The Omicron variant and booster vaccinations have been the main foci during the past few weeks. But as María Guadalupe Miranda, UNAM Infectology Professor, explains, the potential of a fourth wave of COVID-19 cases, first pointed to in late November by the Ministry of Health, cannot be discarded as holiday celebrations threaten to increase the number of infections as they did last year.
Globally, there was a 20 percent increase in COVID-19 cases from October to November, a trend that is expected to continue as many countries—such as Mexico—see spikes in infection rates as a result of the holiday season. A trend largely observed last year, as many individuals attended mass-gatherings despite not having been vaccinated yet.
In 2021, more than half of Mexico’s population has been fully vaccinated, which Miranda claims will significantly lower the number of deaths and hospitalizations as being fully vaccinated lowers mortality rates 11 times. But 49 percent of the country is not fully vaccinated. Furthermore, senior citizens and those living with pre-existing conditions such as obesity, hypertension, immunocompromised diseases are at increased risk of COVID-19 complications. For that reason, everyone must comply with safety regulations this holiday season to limit the spread of the virus as much as possible.
The first most clear advice is to avoid group gatherings but based on last year’s events, it can be inferred that many will choose to attend family or group celebrations. But even in attendance, many health protocols can be followed.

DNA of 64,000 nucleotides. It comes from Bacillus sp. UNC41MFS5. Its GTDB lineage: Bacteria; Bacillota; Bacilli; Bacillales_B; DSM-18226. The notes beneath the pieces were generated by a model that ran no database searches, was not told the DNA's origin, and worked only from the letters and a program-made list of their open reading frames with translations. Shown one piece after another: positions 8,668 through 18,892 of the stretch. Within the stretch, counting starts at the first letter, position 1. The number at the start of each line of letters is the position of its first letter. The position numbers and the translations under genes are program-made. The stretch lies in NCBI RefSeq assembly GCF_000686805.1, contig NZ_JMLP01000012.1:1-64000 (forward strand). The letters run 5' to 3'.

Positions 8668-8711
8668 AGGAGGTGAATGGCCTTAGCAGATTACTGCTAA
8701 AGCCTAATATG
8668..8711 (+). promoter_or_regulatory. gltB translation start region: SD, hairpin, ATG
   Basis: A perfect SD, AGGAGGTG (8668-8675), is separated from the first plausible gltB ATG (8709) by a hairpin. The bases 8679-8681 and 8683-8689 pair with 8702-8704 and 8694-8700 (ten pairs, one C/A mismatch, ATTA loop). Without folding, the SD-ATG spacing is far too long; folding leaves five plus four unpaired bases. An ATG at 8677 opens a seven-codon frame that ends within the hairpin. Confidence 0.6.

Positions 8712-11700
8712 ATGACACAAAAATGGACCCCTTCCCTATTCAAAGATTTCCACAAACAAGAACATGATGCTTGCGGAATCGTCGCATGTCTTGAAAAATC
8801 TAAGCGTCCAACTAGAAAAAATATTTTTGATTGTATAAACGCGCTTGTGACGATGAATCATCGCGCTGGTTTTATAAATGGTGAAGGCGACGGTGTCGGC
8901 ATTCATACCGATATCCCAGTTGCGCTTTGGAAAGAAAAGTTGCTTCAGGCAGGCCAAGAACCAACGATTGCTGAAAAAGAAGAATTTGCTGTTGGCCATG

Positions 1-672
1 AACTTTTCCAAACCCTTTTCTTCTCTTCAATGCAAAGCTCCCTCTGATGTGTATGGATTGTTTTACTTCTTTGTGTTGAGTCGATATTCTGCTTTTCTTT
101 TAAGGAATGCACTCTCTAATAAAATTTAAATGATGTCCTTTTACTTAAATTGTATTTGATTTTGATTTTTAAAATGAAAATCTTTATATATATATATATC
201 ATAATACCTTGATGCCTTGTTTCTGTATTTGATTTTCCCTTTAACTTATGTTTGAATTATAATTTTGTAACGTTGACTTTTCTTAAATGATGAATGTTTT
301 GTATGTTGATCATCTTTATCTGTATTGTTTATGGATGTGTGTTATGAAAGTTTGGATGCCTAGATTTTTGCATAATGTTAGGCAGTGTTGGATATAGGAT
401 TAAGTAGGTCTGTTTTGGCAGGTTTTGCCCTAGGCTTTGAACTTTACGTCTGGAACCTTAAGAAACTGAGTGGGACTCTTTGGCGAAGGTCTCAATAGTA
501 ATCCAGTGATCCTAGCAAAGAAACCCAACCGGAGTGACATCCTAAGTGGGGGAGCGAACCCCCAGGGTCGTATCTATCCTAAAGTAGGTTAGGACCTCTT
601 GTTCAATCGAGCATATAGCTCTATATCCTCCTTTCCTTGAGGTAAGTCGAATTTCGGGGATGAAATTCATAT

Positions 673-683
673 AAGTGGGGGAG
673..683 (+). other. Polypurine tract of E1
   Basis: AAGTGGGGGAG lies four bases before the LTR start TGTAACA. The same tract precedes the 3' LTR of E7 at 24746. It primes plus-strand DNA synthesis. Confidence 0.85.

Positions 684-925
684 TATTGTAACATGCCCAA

The first is to avoid mass gatherings in closed spaces and hold celebrations in open spaces, said virologist Susana López Charretón. Even with cooler climates, the constant ventilation of gathering spaces is one of the easiest ways to avoid contagions. No matter the location, continued compliance with health protocols should be maintained, such as maintaining a 1.5-m separation between attendees, using face masks and avoiding face-touching.
Additionally, reimplementing some of the earliest pandemic health protocols could go great lengths in protecting oneself and others, including: avoiding face-touching; covering one’s mouth and nose when sneezing or coughing; and washing one’s hands before coming into contact with shared food, after touching one’s face mask or pets and upon leaving and entering new spaces. Using anti-bacterial gel is not recommended over washing one’s hands if they are visibly dirty.
Planners of gatherings should also take additional steps to ensure the safety of attendees. Aside from trying to ventilate spaces as much as possible, they can ensure that those who are eligible have received their vaccines and ask everyone to take precautions five to seven days before the event. They can also ask for negative COVID-19 tests upon entrance and for those who do not feel well, even if they’ve tested negative, to stay at home. In the given case that someone tests positive after the event, all attendees should be notified so they can respond accordingly.